Addressing Skeptical Challenges, Part 2

shutterstock_483553246I’m not sure if the internet and social media as a whole are either an intrinsic good or an intrinsic bad, but as technologies they do afford opportunities to discuss Christian apologetics issues. In part one of this series I responded to an objection by a skeptic who raised questions about what I wrote in “The Historic Alliance of Christianity and Science.” Here in part two I’ll address his other major objection (summarized below).

Skeptical Objection

The incarnation is a central Christian belief, but it contains an inherent contradiction. If Jesus is God and man, then his unlimited divine nature clashes with his limited human nature. The two natures are incompatible. This seems both illogical and false—thus, Christianity is based on nonsense.

My Response

The skeptic argues that the Christian doctrine of the incarnation (Jesus being both God and man) violates the law of noncontradiction (A cannot equal A and non-A). Before I answer that criticism on the coherency of the incarnation, I would ask the skeptic a question: In a world without God in which only matter exists, how does a naturalist account for abstract, nonempirical entities such as the law of noncontradiction?

The formal laws of logic (law of noncontradiction, the law of excluded middle, and the law of identity) are the foundation that makes substantive thought, speech, and action possible. Since these laws are cognitively necessary (no meaningful thought is possible without them), ontologically real (they define the very nature of reality itself), and irrefutable (any attempted refutation of the laws must first assume them), where did they come from? Humans could not have invented them (mere conventions) because man would have had to know them to learn anything at all. How is it possible to have immaterial, invariant, abstract entities in an atheistic world? Can the worldview of naturalism explain and account for logic? From a Christian theistic point of view, the laws of logic flow from the rational mind of God.

Concerning the alleged incoherence of the Christian doctrine of the incarnation (Jesus as a single person with both a divine and human nature1), the doctrine can be formulated in a way that is not logically contradictory. One could argue that the way in which Jesus was limited (human nature) is in a different respect from the way in which he was unlimited (divine nature). The law of noncontradiction asserts that two contradictory propositions cannot both be true at the same time and in the same respect. Formulated as I have stated it, the incarnation does not formally violate the law of noncontradiction.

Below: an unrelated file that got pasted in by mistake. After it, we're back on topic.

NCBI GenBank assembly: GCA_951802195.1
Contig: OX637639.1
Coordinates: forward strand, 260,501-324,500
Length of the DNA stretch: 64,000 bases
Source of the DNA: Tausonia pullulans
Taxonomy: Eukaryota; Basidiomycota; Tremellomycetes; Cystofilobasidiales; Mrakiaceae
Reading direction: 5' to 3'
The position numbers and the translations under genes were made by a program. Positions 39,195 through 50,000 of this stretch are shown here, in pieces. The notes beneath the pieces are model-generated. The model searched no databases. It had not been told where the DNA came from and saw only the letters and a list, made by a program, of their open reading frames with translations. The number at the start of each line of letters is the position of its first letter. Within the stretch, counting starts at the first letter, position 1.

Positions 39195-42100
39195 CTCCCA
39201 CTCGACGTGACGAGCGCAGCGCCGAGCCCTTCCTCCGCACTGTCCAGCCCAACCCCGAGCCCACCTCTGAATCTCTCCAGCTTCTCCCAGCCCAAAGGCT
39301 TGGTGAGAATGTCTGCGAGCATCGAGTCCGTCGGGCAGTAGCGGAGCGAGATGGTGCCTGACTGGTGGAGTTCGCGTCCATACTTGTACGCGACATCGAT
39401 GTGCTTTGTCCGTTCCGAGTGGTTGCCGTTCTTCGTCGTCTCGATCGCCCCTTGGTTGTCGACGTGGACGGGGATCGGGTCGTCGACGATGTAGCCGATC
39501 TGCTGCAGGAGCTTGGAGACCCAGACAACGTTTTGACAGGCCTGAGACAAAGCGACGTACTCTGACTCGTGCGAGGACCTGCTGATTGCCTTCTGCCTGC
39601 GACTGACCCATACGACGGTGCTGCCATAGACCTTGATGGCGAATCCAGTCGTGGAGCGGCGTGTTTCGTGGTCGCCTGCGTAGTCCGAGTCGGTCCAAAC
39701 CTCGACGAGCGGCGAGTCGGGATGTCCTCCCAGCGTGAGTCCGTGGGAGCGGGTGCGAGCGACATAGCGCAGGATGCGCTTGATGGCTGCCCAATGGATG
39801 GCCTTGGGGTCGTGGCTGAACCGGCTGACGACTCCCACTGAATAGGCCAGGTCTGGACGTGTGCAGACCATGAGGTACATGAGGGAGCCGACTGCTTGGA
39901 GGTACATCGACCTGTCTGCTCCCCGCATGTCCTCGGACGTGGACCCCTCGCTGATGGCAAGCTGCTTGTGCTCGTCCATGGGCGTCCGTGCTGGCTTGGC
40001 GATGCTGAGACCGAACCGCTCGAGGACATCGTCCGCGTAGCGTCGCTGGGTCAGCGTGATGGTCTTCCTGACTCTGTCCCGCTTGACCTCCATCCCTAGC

Also, the union of the two natures in the person of Christ need not imply contradiction for another reason. The orthodox definition says that the two natures in Christ (divine and human) are in union with one another but remain distinct. In other words, the natures do not mix or intermingle and thus do not conflict.


Finite creatures cannot comprehend exactly how a single person can have two distinct natures (one divine and one human). But as defined by Christian orthodoxy, the incarnation is not a formal contradiction because the two natures do not negate or limit one another (the two natures neither clash nor mingle).

So historic Christian theology insists that the incarnation is not a logical contradiction, but instead a divine mystery.2 This doctrine defies full human comprehension but it does no damage to reason. I hope this brief thought piece helps you to reason respectfully with nonbelievers on social media, in person, or in any context.

Reflections: Your Turn

How does Jesus’s having a human nature impact his serving as our high priest?


  1. For a discussion of how Jesus Christ can have both a divine nature and a human nature, see Without a Doubt: Answering the 20 Toughest Faith Questions, chapter 9.